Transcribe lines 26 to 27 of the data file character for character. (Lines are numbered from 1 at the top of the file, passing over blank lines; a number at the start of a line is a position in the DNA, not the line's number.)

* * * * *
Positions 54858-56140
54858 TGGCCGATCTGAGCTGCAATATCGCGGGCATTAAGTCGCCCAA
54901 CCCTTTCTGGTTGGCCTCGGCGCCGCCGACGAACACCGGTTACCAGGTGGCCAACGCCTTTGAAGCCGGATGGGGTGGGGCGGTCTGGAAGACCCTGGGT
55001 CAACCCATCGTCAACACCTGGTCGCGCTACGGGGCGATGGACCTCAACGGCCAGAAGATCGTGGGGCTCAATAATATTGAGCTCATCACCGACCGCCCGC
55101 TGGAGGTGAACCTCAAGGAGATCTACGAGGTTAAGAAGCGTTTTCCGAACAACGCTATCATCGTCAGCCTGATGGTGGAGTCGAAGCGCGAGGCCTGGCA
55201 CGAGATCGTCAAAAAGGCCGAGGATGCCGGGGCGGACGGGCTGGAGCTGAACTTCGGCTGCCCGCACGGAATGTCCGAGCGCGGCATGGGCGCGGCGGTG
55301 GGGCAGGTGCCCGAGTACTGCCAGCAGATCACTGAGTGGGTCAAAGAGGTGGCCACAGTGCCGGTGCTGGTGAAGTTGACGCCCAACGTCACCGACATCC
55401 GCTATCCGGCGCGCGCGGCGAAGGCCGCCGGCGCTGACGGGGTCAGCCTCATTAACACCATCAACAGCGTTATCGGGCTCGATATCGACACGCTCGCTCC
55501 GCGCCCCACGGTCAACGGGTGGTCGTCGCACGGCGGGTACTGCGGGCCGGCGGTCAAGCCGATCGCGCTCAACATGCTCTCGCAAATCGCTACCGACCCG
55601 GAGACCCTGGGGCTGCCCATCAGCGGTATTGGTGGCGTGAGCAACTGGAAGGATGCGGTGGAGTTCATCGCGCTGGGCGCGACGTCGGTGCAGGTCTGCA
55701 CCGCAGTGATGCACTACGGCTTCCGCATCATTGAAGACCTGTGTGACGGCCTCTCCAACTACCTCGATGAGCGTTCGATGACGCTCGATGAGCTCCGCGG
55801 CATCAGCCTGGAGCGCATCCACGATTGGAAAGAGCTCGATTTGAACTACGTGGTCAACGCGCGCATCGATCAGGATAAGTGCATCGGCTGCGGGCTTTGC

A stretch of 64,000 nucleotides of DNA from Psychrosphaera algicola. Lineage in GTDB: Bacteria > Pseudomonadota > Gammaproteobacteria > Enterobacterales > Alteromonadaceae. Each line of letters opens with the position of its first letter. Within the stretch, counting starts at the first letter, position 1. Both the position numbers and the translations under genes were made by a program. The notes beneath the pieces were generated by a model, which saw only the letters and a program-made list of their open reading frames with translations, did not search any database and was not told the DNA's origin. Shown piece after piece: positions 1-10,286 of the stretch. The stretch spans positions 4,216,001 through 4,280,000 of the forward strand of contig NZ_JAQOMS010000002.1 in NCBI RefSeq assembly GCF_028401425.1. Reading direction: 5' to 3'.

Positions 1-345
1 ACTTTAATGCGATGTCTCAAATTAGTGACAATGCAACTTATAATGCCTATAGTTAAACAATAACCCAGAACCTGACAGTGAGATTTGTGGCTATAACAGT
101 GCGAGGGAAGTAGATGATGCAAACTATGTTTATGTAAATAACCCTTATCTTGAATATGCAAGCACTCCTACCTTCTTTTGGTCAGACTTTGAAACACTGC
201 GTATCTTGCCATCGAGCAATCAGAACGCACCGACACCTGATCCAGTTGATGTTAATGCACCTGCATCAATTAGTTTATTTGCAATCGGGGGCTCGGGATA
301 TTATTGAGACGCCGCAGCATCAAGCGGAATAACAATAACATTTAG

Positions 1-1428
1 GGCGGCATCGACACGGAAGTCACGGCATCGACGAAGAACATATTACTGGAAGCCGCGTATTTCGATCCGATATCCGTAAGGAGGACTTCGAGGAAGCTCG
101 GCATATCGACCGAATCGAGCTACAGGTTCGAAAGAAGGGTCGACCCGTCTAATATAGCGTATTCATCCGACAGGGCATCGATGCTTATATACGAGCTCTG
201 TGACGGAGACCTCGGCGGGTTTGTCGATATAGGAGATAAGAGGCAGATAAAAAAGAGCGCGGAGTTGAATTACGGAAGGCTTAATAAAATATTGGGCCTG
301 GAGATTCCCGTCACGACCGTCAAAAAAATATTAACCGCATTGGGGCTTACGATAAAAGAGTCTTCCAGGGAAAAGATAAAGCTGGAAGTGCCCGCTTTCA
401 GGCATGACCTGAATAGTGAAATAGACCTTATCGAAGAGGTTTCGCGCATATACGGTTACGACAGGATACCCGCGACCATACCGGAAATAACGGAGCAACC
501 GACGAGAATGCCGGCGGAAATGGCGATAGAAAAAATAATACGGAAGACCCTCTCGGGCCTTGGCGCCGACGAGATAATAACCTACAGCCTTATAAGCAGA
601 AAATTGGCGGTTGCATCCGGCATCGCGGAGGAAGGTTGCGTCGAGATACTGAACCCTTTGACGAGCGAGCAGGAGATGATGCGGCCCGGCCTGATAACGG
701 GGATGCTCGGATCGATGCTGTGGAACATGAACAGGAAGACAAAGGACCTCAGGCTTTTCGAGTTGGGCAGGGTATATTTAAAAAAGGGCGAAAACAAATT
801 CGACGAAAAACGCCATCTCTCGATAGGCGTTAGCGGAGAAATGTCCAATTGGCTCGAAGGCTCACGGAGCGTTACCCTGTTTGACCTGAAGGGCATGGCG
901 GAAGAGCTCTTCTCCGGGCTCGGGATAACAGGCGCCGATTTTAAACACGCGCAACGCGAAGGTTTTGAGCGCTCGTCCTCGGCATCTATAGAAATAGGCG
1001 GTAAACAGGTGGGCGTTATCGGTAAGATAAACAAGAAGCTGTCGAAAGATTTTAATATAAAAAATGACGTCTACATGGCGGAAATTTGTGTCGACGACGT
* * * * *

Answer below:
601 AAATTGGCGGTTGCATCCGGCATCGCGGAGGAAGGTTGCGTCGAGATACTGAACCCTTTGACGAGCGAGCAGGAGATGATGCGGCCCGGCCTGATAACGG
701 GGATGCTCGGATCGATGCTGTGGAACATGAACAGGAAGACAAAGGACCTCAGGCTTTTCGAGTTGGGCAGGGTATATTTAAAAAAGGGCGAAAACAAATT